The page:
Written by Michael B. Allen
Accompanying the growing call of our nation’s political, business, and education leaders to strengthen the science and mathematics skills of our nation’s children is the recognition that this will not be possible unless we have a sufficient number of well-qualified and effective K-12 science and mathematics teachers. In response, state and university leaders are making commitments to increase significantly the number of science and mathematics teachers they produce, particularly at the secondary level. Few, however, have made these commitments on the basis of a careful assessment of the adequacy of the current science and mathematics teacher workforce.
It is precisely the goal of this report to help state and university leaders develop better assessments of the need for secondary school science and mathematics teachers. The report is part of a larger effort by the Association of Public and Land-grant Universities – the Science and Mathematics Teaching Imperative (SMTI) – to support the efforts of its member institutions to strengthen science and mathematics teacher preparation. Especially in an era of declining state resources and retrenched university budgets, a thorough and reliable assessment of the need for science and mathematics teachers is imperative if states and institutions are to respond appropriately and cost-effectively.
This report has four main objectives:
- To assist states in assessing the adequacy of their current science and mathematics teacher workforce in terms of both number and quality
- To give practical guidance to states and institutions in their efforts to develop reliable future need projections
- To provide examples and resources that state and university officials can draw upon
- To discuss the practical and theoretical challenges and opportunities that confront the effort to improve projections of teacher supply and demand
This unit notes the origin and purpose of the report and briefly describes its contents.
Focuses on the analysis of a state’s present need for teachers. It provides guidelines for undertaking such an analysis and discusses the data and complexities involved. Because many of the considerations discussed in this unit also apply to the others, it is the logical starting point for the reader after finishing About This Report.
Focuses on the analysis of a state’s projected need for teachers, both short-term and long-term. It provides guidelines for carrying out analyses of varying degrees of precision and complexity, and it summarizes the related data and methodological requirements. This unit takes up the methodological issues involved in statistical prediction in greater depth than any of the other core units.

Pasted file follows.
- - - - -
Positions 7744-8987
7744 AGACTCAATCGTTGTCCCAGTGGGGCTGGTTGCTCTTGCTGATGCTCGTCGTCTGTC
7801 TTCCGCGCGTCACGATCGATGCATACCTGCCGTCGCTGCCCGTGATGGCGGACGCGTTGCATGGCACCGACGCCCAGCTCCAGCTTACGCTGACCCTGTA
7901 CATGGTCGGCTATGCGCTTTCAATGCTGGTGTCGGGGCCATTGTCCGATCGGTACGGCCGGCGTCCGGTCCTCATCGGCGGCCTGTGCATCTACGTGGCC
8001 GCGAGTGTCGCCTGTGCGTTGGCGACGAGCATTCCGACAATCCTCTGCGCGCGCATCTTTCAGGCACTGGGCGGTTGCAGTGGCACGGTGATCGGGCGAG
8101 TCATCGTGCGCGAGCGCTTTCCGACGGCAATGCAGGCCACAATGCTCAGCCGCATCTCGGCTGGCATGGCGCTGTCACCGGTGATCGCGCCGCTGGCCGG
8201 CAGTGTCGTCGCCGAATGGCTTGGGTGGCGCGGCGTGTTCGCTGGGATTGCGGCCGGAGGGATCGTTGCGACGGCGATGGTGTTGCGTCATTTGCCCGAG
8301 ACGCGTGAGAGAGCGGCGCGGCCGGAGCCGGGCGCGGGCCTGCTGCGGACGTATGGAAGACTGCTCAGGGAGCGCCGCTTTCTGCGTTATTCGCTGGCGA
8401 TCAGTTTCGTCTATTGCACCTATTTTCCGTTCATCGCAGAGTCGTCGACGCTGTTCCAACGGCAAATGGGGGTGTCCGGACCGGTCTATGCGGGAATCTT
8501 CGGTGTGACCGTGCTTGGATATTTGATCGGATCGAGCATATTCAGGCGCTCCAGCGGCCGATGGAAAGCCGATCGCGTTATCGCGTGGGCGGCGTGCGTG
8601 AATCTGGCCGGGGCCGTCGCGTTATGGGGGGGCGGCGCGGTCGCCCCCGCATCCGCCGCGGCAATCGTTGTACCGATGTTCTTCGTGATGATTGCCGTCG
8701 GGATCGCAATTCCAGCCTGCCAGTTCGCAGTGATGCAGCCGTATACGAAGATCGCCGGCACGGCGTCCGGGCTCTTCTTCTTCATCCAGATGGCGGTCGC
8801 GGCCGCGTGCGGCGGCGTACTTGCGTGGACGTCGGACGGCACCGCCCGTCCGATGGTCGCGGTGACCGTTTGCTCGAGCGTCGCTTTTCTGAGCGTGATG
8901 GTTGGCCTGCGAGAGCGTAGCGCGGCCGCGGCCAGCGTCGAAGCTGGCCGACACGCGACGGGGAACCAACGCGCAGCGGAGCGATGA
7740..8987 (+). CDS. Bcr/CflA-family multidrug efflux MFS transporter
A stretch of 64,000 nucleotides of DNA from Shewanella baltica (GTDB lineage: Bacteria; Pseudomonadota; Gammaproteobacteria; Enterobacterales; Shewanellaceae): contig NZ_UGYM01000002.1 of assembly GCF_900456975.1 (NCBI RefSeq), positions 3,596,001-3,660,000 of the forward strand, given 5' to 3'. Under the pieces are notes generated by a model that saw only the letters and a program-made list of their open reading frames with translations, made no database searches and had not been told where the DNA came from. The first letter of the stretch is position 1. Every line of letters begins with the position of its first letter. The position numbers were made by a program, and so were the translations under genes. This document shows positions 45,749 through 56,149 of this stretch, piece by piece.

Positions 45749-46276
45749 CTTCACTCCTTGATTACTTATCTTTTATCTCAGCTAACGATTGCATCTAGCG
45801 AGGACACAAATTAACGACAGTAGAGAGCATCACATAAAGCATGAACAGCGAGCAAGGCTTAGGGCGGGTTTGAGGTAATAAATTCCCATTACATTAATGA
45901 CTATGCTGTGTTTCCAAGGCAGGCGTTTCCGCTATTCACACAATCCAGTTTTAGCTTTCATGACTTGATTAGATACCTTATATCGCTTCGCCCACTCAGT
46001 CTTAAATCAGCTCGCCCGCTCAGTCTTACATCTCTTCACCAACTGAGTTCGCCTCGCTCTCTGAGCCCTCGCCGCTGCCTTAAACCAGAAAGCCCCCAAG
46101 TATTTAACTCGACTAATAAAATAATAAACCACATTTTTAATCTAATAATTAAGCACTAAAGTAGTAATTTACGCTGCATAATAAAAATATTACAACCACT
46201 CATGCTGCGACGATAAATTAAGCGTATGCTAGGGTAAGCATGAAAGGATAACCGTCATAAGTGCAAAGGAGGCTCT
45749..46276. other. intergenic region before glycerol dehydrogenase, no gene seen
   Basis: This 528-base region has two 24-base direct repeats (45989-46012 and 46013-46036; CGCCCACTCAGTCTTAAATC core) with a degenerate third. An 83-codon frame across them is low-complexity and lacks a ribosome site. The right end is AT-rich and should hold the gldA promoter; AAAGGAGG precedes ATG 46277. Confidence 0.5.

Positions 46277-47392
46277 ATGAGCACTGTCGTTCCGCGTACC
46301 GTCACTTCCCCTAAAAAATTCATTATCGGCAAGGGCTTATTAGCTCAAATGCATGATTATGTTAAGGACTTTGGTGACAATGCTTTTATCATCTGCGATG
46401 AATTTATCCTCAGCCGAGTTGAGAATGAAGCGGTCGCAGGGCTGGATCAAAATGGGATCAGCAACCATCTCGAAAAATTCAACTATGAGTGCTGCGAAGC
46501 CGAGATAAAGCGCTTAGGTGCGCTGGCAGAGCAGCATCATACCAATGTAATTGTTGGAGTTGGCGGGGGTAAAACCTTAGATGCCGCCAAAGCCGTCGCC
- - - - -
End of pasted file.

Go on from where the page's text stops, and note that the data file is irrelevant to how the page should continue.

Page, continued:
Discusses the importance of considering teacher quality in assessments of the need for science and mathematics teachers. Emphasizes the role and potential of teacher licensure and certification in facilitating such assessments and explains the particular opportunities and challenges involved in credentialing science and mathematics teachers.
Identifies in detail the kinds of data on teachers that states need to generate and collect in order to analyze teacher supply, demand, and quality more effectively. The unit also discusses some of the practical challenges involved in improving a state’s teacher data. The recommendations are drawn from a 2003 SHEEO report on the subject written by Richard Voorhees and Gary Barnes.
A research synthesis written by Steven Raphael, this unit discusses, with much greater sophistication and detail than can be found in the project’s core units, the methodological issues and other challenges related to efforts to estimate teacher supply and demand. In addition, the analysis identifies the kinds of research studies that would provide new insights and information that would be helpful to the field. This unit in downloadable pdf format.
This is a limited compendium of resources, classified by subject, which should be helpful to readers seeking further information. It includes examples of national and state teacher need analyses, as well as examples of related analyses, state and national data, and other useful reports. The list also includes reports and websites that contain information and in-depth discussions about teacher quality, teacher licensure, and a number of methodological issues.
This document summarizes the basic steps involved in developing supply and demand estimates for secondary science and mathematics teachers that were suggested in the report Improving State Need Assessments of Secondary Science and Mathematics Teachers: Challenges, Opportunities, and Recommendations.
This report was funded by the National Science Foundation as award number 0802359. Any opinions, findings, conclusions, or recommendations expressed in the various sections of this report are those of the author and do not necessarily reflect the views of the National Science Foundation.